Police department to host awareness, prevention seminar
This month is spooky for some because of its association with Halloween. However, for Basehor police chief Terry Horner, even more frightening than the ghoulish masks to be seen Oct. 31 are statistics he received regarding an escalating problem in millions of American homes.
October is designated as Domestic Violence month, and law enforcement agencies across the country are attempting to raise awareness to the problem.
As Horner indicated, national statistics are indeed terrifying and those cited by the police chief include: 95 percent of all domestic violence victims are female; every 15 seconds a woman is beaten, raped or killed, and battery is the single-largest cause of injuries to women.
"Domestic violence can happen to anyone of any race, age, sexual orientation or gender," Horner said. "It affects every walk of life, whether that's lower, middle or the upper class of our society.
"It is not only a concern in our country, but the city of Basehor as well," he added.
According to a recent compilation of the city's crime statistics thus far in 2005, domestic violence cases are up 33 percent from this same time a year ago. The police department has investigated 15 domestic violence cases so far this year, up from 10 cases from the same time period last year.
"And we still have three months left of this year," said Horner, who added that, at the present rate, domestic violence cases could easily reach 20 or more. "This tells me we need to be doing more to combat domestic violence in our city."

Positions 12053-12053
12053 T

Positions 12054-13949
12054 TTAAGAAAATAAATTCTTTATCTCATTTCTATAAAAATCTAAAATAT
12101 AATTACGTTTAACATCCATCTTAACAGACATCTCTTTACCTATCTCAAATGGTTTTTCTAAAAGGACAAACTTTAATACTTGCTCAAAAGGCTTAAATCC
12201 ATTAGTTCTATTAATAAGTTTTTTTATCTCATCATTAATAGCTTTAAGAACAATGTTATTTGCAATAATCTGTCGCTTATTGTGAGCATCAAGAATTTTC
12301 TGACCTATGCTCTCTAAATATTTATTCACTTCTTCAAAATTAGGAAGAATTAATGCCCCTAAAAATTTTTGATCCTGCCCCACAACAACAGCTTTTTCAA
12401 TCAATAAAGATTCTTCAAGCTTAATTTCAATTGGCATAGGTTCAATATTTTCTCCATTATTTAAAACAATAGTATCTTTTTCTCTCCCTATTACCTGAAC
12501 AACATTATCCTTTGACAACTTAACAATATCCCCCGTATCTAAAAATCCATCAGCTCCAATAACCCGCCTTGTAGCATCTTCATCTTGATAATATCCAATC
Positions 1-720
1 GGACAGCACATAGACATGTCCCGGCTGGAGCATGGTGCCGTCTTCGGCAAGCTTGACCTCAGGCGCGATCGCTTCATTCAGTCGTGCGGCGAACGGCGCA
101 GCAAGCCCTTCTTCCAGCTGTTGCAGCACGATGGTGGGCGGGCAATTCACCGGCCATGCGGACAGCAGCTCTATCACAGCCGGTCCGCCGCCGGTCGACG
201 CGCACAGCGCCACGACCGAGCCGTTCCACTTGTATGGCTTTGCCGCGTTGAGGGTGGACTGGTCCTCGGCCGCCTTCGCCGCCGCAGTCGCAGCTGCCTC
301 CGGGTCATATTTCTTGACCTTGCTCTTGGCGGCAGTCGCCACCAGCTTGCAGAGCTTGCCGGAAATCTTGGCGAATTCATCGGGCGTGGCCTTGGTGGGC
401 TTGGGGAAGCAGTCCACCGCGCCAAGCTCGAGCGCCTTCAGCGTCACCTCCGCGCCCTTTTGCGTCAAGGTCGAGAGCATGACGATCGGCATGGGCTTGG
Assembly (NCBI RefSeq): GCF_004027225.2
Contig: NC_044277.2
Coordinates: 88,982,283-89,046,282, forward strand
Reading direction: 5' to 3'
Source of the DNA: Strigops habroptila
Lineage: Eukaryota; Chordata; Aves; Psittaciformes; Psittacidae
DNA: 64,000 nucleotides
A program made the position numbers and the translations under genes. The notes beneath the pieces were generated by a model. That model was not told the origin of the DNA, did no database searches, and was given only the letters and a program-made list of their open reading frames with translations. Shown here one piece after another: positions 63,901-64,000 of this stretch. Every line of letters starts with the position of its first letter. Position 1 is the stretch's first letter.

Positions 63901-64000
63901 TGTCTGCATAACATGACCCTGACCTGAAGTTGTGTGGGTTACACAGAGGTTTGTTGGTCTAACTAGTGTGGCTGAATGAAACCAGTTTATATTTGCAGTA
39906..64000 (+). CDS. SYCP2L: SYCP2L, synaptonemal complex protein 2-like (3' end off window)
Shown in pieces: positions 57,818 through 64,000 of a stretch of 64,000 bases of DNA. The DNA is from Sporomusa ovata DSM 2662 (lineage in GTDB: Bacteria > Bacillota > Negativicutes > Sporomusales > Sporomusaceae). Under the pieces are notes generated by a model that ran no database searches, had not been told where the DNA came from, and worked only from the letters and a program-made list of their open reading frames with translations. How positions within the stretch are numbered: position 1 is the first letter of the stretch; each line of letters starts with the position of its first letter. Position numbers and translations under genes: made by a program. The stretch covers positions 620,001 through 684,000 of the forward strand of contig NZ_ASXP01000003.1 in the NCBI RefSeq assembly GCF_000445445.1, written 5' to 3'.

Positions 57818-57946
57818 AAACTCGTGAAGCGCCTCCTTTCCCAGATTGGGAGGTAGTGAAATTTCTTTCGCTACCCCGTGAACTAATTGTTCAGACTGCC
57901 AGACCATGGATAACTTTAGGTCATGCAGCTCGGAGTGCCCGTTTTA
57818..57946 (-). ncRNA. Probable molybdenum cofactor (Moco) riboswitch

The police department plans to do just that.
Later this month, Horner is planning to offer a domestic violence awareness and prevention class for local residents. Final plans have not yet been arranged, but the police chief said he would announce the time, date and place of the class next week.
"With the increase I'm seeing, I feel it's our responsibility as a police department to do something," he said. "We want to offer this to any community member that wants to attend. Anyone is welcome, male or female."
Horner, who has conducted similar classes in his past law enforcement stints and found them very useful, said the home lives of those attending the class would be kept in the "strictest of confidence."
Handouts and other literature, detailing warning signs and other traits of domestic violence offenders, are available at the police department. Those picking up the information may remain anonymous, Horner said.
While the police department will be careful not to violate the confidentiality of those being abused, Horner said his department doesn't encourage victims to remain quiet.
Anyone seeking assistance from domestic violence is urged to contact the local crisis hotline at (913) 682-9131 or (800) 644-1441. The police department may also be contacted at (913) 724-1370.